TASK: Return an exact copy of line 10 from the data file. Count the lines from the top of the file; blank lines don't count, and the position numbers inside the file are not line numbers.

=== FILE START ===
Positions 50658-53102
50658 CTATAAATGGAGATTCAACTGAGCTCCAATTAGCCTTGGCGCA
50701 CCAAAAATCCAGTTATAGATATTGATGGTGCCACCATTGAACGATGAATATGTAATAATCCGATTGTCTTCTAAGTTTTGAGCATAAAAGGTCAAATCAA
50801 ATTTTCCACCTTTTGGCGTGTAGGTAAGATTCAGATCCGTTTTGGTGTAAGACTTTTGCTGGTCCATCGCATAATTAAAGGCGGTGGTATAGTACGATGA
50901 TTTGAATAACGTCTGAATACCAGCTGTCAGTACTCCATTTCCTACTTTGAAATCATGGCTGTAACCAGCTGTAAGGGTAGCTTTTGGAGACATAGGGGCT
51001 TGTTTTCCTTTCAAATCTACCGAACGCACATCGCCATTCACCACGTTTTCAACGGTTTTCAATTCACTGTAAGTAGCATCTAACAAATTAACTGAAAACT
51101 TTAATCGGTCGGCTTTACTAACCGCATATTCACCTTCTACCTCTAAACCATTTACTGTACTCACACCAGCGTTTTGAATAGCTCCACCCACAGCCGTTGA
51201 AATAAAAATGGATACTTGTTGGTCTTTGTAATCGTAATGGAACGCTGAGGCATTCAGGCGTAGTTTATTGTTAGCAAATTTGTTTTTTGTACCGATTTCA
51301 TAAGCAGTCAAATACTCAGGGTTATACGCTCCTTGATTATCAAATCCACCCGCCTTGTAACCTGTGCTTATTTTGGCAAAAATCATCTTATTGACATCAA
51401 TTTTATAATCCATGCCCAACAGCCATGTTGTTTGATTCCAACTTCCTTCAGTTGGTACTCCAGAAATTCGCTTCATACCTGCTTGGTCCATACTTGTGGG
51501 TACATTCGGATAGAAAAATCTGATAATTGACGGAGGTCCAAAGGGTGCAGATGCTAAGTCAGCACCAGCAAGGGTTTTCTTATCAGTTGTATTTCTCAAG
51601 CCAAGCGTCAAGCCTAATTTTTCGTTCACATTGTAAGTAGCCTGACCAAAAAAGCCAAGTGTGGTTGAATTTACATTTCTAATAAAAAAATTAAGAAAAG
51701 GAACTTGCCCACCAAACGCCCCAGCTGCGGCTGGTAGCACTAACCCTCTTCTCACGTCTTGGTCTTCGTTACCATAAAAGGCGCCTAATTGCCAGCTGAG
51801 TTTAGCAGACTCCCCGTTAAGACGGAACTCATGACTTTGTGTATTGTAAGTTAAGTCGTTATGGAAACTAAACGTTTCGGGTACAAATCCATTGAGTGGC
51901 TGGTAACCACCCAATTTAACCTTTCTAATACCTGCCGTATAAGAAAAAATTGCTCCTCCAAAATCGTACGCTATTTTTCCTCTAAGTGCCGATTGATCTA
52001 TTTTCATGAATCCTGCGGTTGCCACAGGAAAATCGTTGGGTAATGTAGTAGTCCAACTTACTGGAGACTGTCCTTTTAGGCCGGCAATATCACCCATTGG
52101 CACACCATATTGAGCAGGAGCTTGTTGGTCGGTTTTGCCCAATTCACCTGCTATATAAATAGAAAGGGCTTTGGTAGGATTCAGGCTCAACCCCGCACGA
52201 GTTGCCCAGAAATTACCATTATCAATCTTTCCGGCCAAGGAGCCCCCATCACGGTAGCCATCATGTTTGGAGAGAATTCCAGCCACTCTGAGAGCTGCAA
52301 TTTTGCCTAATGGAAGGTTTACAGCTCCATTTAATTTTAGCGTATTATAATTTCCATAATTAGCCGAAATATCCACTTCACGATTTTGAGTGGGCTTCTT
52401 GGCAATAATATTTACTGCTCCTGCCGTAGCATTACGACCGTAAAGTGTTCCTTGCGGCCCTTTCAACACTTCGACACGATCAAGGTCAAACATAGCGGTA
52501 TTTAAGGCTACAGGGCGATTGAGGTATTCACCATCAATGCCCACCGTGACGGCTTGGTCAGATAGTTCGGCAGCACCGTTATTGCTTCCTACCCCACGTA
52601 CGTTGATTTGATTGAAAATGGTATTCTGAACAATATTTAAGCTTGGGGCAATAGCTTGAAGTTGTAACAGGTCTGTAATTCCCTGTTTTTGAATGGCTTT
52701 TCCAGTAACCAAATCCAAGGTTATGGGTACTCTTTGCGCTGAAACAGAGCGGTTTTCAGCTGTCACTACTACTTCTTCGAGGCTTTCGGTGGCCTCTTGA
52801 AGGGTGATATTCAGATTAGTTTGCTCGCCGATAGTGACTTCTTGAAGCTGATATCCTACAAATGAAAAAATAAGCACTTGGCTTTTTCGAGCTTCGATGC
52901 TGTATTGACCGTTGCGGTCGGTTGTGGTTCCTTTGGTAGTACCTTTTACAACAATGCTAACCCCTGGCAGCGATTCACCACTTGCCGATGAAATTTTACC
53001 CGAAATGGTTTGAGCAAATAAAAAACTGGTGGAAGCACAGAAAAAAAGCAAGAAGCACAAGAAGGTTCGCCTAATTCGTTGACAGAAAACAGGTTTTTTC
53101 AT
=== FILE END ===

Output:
51401 TTTTATAATCCATGCCCAACAGCCATGTTGTTTGATTCCAACTTCCTTCAGTTGGTACTCCAGAAATTCGCTTCATACCTGCTTGGTCCATACTTGTGGG